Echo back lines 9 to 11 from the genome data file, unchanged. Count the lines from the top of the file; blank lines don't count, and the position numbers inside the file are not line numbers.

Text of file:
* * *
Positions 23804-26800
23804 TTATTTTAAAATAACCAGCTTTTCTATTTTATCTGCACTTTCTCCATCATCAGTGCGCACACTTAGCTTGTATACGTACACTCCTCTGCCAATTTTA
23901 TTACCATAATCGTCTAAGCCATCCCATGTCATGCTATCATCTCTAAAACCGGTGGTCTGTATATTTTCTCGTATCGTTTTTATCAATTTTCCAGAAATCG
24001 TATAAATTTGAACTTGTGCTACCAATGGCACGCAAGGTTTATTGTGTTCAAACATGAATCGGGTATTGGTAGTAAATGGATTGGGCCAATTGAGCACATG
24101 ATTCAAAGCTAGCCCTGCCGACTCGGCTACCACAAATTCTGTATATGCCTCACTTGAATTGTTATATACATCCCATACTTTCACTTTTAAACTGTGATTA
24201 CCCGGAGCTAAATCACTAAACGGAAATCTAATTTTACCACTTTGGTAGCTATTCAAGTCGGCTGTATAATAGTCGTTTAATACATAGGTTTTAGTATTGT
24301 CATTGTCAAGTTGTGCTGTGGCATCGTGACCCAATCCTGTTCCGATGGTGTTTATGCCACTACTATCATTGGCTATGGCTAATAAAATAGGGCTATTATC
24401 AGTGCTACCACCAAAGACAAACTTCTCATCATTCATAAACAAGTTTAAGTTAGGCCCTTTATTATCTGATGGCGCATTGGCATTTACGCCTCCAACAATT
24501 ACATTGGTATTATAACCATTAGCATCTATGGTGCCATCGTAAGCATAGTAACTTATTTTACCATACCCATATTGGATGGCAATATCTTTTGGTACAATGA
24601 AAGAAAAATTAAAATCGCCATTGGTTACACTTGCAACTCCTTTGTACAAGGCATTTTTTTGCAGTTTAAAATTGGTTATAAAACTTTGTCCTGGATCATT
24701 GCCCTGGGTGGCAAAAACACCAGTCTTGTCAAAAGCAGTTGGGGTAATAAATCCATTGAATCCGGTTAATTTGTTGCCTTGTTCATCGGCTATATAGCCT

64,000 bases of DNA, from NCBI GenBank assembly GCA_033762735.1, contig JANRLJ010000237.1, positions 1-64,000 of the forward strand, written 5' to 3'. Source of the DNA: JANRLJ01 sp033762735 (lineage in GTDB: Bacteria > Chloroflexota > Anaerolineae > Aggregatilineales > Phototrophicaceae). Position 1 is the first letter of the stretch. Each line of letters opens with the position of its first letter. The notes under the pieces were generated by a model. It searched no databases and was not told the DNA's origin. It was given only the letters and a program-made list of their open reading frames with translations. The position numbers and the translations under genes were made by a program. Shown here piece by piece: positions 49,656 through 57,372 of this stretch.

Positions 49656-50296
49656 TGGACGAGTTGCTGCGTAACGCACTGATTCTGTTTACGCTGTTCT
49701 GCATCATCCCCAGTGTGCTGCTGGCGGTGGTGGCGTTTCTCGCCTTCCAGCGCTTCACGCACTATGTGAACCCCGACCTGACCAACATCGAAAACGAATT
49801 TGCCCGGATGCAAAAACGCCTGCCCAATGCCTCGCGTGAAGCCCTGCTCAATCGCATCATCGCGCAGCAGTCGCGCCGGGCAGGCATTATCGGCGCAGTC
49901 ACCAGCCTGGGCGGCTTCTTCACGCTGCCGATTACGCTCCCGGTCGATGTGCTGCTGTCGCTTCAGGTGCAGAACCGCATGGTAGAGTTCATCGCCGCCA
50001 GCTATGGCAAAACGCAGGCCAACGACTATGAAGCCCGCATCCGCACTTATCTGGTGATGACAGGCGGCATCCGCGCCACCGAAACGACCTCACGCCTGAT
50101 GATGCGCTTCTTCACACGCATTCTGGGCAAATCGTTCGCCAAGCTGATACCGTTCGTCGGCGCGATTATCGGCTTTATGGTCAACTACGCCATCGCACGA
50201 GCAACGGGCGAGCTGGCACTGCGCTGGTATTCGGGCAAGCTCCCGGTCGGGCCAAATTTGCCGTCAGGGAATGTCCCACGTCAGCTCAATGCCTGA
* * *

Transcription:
24501 ACATTGGTATTATAACCATTAGCATCTATGGTGCCATCGTAAGCATAGTAACTTATTTTACCATACCCATATTGGATGGCAATATCTTTTGGTACAATGA
24601 AAGAAAAATTAAAATCGCCATTGGTTACACTTGCAACTCCTTTGTACAAGGCATTTTTTTGCAGTTTAAAATTGGTTATAAAACTTTGTCCTGGATCATT
24701 GCCCTGGGTGGCAAAAACACCAGTCTTGTCAAAAGCAGTTGGGGTAATAAATCCATTGAATCCGGTTAATTTGTTGCCTTGTTCATCGGCTATATAGCCT